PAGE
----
The reason I picked up this novel is as special to me as the story itself.
Two years ago (the first year I was out of school and looking for a full-time teaching job) found me answering a phone call the day before school started. I wound up at a school an hour north of my home as a long-term substitute for eight months. It was a great experience and I loved every minute of being there.
Besides teaching history, I was also responsible for a class called "Guided Academics" which was a study skills based class for the large at-risk population in the school. One of their requirements was to read for 20 minutes a day.
There was one girl in my class that I was almost scared of. She was prone to some violent reactions and I never knew when she would be in class. We argued when she was in class about the reading requirement. She continued to tell me that there were no books in the world that she could relate to, and there was nothing that I could suggest that would interest her. In desperation, I sent her down to the library and told her to come back with 3 books that might be interesting. I would read one with her if she did so.
She came back with 3, and Thirteen Reasons Why was one of them. I went and bought a copy to read with her, and together, we finished the book in class during silent reading time. After that, we seemed to get along and she tried a few others books I recommended (like The Perks of Being a Wallflower). It was one of the best teaching experiences I've had.
But the book itself? Marvelous. It's the story of a girl, Hannah, who committed suicide and left behind 13 tapes with the reasons why she did it. Clay finds the tapes and begins to listen....and learn what drove a normal teenage girl to kill herself.
It is a book that I struggled to put down. The power of Hannah's voice over the tapes haunted me. Her struggle with identity and coming to terms with life's difficulties was something that my teenage self could have related to. I also found that when she listed her thirteen reasons (in reality, 13 people) why she did what she did, it made me think of moments in my own life when I didn't reach out to someone else who needed help. The book was an eye-opener, and truly powerful. My student told me she loved it because it felt real and honest. That is all I could have hoped for as a teacher.
"A lot of you cared, just not enough. And that...that is what I needed to find out.
But I didn't know what you were going through, Hannah.
And I did find out.
The footsteps continue. Faster.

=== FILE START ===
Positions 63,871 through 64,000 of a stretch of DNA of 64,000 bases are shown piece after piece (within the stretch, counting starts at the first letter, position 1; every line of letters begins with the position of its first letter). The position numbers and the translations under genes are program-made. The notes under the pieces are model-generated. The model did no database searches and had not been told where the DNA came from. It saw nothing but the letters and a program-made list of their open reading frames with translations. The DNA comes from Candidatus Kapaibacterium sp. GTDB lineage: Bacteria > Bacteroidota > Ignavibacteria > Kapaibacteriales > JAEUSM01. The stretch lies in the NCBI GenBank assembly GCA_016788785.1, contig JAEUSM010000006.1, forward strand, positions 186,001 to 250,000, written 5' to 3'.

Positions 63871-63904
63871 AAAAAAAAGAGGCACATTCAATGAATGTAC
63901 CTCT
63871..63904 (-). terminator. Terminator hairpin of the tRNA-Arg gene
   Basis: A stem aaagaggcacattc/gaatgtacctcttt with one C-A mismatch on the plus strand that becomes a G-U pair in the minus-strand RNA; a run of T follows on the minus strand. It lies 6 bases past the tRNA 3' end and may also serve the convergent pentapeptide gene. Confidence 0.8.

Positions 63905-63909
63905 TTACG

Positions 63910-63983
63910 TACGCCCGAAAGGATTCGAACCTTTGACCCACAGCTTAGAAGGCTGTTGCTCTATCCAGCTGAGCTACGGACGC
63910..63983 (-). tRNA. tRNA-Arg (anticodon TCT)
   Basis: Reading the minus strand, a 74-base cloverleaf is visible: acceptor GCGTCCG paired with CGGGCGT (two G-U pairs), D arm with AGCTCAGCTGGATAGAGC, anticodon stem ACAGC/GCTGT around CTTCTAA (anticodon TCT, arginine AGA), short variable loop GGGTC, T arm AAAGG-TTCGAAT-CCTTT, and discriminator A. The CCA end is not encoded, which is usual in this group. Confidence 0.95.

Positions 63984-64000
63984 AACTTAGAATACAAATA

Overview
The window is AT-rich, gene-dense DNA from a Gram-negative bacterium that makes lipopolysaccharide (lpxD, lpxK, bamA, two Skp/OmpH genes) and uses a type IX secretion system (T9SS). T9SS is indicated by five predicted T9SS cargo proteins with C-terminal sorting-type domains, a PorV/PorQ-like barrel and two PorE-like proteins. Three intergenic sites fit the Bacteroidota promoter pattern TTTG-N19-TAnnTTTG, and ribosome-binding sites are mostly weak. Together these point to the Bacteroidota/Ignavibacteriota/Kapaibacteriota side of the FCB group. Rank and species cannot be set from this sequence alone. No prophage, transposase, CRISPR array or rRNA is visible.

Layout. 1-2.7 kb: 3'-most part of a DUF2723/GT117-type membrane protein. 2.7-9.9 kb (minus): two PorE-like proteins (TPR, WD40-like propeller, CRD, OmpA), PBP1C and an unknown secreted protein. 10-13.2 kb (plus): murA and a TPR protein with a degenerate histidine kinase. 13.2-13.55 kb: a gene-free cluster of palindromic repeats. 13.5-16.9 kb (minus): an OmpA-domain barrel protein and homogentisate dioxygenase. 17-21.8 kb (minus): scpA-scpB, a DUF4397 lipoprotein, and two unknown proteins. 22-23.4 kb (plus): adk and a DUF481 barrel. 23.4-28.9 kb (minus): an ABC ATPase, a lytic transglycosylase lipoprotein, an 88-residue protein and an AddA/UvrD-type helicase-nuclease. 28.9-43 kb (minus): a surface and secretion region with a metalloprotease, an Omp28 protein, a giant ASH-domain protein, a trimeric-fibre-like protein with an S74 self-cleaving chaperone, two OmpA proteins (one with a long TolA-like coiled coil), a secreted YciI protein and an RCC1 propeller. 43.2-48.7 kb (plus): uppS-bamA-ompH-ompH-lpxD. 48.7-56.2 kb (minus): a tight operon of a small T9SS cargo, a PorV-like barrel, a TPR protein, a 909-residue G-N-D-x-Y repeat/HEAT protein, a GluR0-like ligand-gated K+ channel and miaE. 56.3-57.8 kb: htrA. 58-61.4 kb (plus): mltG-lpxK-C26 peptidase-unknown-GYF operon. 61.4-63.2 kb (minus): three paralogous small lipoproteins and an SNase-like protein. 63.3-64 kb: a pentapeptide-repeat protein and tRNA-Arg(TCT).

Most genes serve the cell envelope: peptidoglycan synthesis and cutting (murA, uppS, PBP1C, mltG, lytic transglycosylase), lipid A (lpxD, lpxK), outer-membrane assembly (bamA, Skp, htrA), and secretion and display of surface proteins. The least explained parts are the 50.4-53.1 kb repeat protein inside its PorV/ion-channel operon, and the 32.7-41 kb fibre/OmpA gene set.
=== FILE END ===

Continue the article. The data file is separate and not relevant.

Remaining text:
And I'm sorry.
The recorder clicks off."
I've had this one on my shelf for a few months now. I've waited to read it because I know it is powerful and will effect me emotionally. It is awesome that this book helped you reach someone that would not have been reached otherwise. I think this book should be read by every teacher and parent.ReplyDelete
I keep seeing this one, and it scares me how real it sounds. Suicide is something that's touched my life too many times, but I think one day I'll need to read this one. Great review :)ReplyDelete
Wow, that's great! And the book sounds awesome! Another one for my TBR pile XDReplyDelete
Oh wow - I am so intrigued! I will definitely add this to my list. Stories like this - diving into the minds of unusual characters - grab me. Have you read In Cold Blood? If not, it sounds like you may enjoy it! It's dark and yet totally captivating. I was entranced.ReplyDelete
Nice review--thanks for sharing. I'm going to put this on my list.ReplyDelete
I read this last year and loved it. What a wonderful story about your student!ReplyDelete
what a great teaching story.ReplyDelete
What an amazing story about your student. The book sounds fascinating, but I don't think I could stomach such a powerful book. Still, I definitely enjoyed reading your post about it!ReplyDelete
Wow. That last segment gave me chills. I definitely want to read this now.ReplyDelete
Thanks for sharing.
Kathleen: It was definitely a powerful book. I had some issues with understanding suicide as a teenager and I think a book like this would have helped me, and many other teens.ReplyDelete
Melissa: It really hits the depths of suicide and death. It is not a happy and uplifting book, but did hold a lot of hope.
Cariitoo: I'm glad you're going to read this one-its wonderful!
aebither: I haven't read that title, but I'll add it to the list!
Melody: Thank you! It is a good one!
Amanda: I think I saw your review about this one. It really is a powerful little novel.
kenpen: Thank you. It makes me miss teaching.
thefriande: It IS a pretty heavy book. It really sits with you for a long time after your finish it.
Jillian: When I read that last section, I had to set the book aside and go get a hug. It was so dark and deep that I needed a little assurance of who I was, know what I mean?
Wow--this post gives me chills. I listened to this book earlier this year and was very affected by it. I was angered by Hannah's ultimate decision but had hoped that if nothing else this book would help others--and your story is a testament to that. How powerful.ReplyDelete
Stunning! That was a great teacher move on your part to read the books with her. I work at a college comprised largely of the "at risk" students you're talking about. While many of them claim not to like to read, I really want to start a book club to bring more of us together and maybe motivate some of my reluctant readers. I think that sense of community can make all the difference.ReplyDelete
Trish: Yeah, this book is so incredibly moving. Everyone that has read it has had some wonderful things to say about its power.ReplyDelete
Andi: Aw thanks. I think the book club idea is great! Literature and stories have a great way of bringing everyone together!